Tennessee’s Hendon Hooker, Joe Milton have cooked up a college football anomaly

KNOXVILLE, Tenn. — The quarterback room is one of football’s most-discussed places, and the quarterback room with the starter and backup who “truly support each other” and “don’t really look at it like a competition” is boring and oversold.

The quarterback room with a starter and backup who are actually close enough in ability and program tenure to be competitors is becoming a college football relic It’s hard to put together a proper one anymore.

“It’s almost impossible,” Tennessee coach Josh Heupel told The Athleticbut he has one, and that might be one of the most exciting and undersold aspects of his program entering Year 2 — with an eye on Year 3.

Let’s start there. Hendon Hooker will be gone in 2023, after a two-year run at starting quarterback that could statistically rival any in the history of Tennessee football. The guy who initially beat him out for the job, the guy who has become his best friend, will be left to compete with the most celebrated UT quarterback recruit since Peyton Manning — five-star California product Nico Iamaleava — and presumably with Tayven Jackson entering his second season.

And this is where the internal and external views of Joe Milton depart sharply from each other.


The staff believes it has two top-flight QBs in Hendon Hooker and Joe Milton. (Tennessee Athletics)

Outside the program, he’s the guy who airmailed a month’s worth of deep shots in one loss to Pitt, the guy who didn’t even throw the ball on the last play after relieving an injured Hooker late against Ole Miss, the guy whose failings at Michigan translated to his brief tenure as a starter at Tennessee. A good guy to have back in the program, sure, because Hooker runs the ball with abandon and you just never know. But not a guy who’s going to be a serious threat again to take the controls of Heupel’s warp-speed offense.

Inside the program?

“A leader on this team,” receiver Cedric Tillman said.

“He’s locked in and his time is coming,” safety Trevon Flowers said.

“He knows his time is coming,” running back Jabari Small said, and that time would have to be next season, and Hooker has a vision of it.

“Like, Joe can really be the best college football player in the nation,” Hooker said.

Outside the program: A mistake of 2021. Inside the program: A Heisman in 2023.

“I think where Joe had to take a long, hard look in the mirror after last season was saying, ‘Man, I can walk away again and chase another opportunity, or I can put my head down and go to work,'” Tennessee offensive coordinator Alex Golesh told The Athletic. “Joe’s incredibly smart, incredibly talented. Supremely talented. Like, as talented a quarterback as I’ve ever seen. It didn’t go his way at the beginning of the last season. So you try to find a solution to it, and trust me, we have. And a lot of it comes down to mental toughness and confidence in your ability.”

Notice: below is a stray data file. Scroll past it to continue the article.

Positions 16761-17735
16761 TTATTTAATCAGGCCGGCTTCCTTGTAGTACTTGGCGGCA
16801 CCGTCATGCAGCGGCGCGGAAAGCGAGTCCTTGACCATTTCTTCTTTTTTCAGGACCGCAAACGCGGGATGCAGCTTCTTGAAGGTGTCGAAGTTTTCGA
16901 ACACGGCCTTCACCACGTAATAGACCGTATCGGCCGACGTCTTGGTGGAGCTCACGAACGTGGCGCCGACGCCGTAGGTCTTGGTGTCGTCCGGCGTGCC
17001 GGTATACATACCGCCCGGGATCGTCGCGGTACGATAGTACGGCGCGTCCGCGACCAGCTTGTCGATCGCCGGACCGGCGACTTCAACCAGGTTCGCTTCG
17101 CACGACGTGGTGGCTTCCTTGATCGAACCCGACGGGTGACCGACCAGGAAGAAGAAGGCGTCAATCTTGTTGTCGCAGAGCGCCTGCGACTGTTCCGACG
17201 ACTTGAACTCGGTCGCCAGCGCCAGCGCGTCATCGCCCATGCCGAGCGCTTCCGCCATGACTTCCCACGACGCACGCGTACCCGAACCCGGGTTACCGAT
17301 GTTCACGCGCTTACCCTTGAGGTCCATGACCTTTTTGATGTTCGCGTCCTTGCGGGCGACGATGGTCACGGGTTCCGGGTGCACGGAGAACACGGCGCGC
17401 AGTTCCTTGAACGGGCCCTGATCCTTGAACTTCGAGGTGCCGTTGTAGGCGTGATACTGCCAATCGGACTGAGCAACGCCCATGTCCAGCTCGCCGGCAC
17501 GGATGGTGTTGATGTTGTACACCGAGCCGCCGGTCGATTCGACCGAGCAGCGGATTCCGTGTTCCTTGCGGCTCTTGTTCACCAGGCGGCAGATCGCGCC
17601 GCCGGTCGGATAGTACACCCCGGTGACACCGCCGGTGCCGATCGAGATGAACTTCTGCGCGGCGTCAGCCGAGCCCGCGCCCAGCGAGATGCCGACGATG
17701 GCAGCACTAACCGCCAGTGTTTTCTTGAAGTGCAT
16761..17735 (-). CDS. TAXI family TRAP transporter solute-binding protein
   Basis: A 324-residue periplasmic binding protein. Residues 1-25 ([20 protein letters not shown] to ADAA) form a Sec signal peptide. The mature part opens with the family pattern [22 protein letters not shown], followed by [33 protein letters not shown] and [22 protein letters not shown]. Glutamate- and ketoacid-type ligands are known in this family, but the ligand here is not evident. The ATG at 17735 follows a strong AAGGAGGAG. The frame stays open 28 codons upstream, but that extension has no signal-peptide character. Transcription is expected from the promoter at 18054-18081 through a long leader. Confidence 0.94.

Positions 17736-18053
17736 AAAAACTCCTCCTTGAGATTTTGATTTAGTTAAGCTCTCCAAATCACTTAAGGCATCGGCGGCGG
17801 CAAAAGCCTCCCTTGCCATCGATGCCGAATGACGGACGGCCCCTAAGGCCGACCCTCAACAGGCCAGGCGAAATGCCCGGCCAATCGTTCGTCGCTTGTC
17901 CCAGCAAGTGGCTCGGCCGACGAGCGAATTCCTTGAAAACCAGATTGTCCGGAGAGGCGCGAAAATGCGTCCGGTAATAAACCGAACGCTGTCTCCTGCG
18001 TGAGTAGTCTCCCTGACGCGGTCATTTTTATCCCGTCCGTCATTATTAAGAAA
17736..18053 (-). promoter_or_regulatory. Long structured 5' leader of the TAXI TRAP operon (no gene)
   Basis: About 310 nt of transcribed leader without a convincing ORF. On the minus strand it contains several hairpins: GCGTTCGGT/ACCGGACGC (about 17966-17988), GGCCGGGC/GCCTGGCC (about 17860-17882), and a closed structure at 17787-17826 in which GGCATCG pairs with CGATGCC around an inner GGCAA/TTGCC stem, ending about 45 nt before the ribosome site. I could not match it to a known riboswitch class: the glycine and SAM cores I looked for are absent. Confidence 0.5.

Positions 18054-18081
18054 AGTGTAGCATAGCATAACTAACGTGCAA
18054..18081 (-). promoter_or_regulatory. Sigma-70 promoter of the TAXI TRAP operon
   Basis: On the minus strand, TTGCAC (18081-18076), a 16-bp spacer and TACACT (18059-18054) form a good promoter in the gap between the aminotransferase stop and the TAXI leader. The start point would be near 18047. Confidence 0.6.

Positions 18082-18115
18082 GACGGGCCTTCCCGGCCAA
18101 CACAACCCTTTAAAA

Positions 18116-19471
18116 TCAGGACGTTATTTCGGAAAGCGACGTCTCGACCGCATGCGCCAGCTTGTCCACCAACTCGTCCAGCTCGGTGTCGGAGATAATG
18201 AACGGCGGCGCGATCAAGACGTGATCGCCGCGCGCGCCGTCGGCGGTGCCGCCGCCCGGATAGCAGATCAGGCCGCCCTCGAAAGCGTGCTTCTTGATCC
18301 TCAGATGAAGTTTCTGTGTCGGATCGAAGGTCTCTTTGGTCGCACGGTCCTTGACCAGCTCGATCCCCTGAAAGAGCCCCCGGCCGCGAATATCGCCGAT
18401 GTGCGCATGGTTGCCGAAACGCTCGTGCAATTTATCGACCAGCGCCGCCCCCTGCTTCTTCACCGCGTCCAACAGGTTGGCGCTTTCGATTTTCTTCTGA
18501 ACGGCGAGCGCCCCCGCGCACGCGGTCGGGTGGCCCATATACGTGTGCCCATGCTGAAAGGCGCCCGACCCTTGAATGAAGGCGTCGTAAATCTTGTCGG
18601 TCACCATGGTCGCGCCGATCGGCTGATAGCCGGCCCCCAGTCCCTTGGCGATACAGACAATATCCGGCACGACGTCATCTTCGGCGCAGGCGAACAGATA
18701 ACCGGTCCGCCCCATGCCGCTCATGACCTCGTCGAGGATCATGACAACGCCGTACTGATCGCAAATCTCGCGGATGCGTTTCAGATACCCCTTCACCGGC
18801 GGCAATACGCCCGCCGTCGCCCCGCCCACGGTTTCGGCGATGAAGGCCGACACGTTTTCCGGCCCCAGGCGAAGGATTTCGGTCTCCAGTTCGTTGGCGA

Milton appears to have plenty of both to go with a 6-foot-5, 245-pound frame and an arm that, if Monday’s initial preseason practice is any indication, has been trained extensively to find touch and loft. He will be a 23-year-old in his third season in this offense a year from now, and all of these things should be remembered by those who expect a true freshman to come in and assume instant control.

For now, Milton is simply a better backup plan than most teams have. Watching Hooker and Milton (along with Jackson and transfer newcomers Navy Shuler and Gaston Moore) trade off reps makes it easier to understand how Milton won the job a year ago. The ball explodes out of his hand and is consistently on time, on target. He’s a mountain that moves. The 6-4, 218-pound hooker simply can’t do some of the things Milton can do.

What Hooker can do is harness and put to full use his talents on game day. That’s why this isn’t a competition. That’s why Heisman talk could find Hooker this fall, if the Vols can sweep their swing games and approach 10 wins.

That’s how Hooker threw for 2,945 yards with 31 touchdowns and three interceptions for a 7-6 team in Heupel’s debut season, setting program records for passer efficiency rating (181.4) and completion percentage (68.0). He rushed for 616 yards and five touchdowns, too, and he was playing through some level of pain the rest of the way after a leg injury knocked him out of that Oct. 16 loss to Ole Miss. He didn’t start until the third week, after relieving Milton in the loss to Pittsburgh in the second week.

Milton tore ankle ligaments on a long run that day. Afterward, Hooker was the one who spent time with him. They got dinner together after leaving Neyland Stadium. A friendly, competitive relationship became something more that day. Even as they traded places on the depth chart.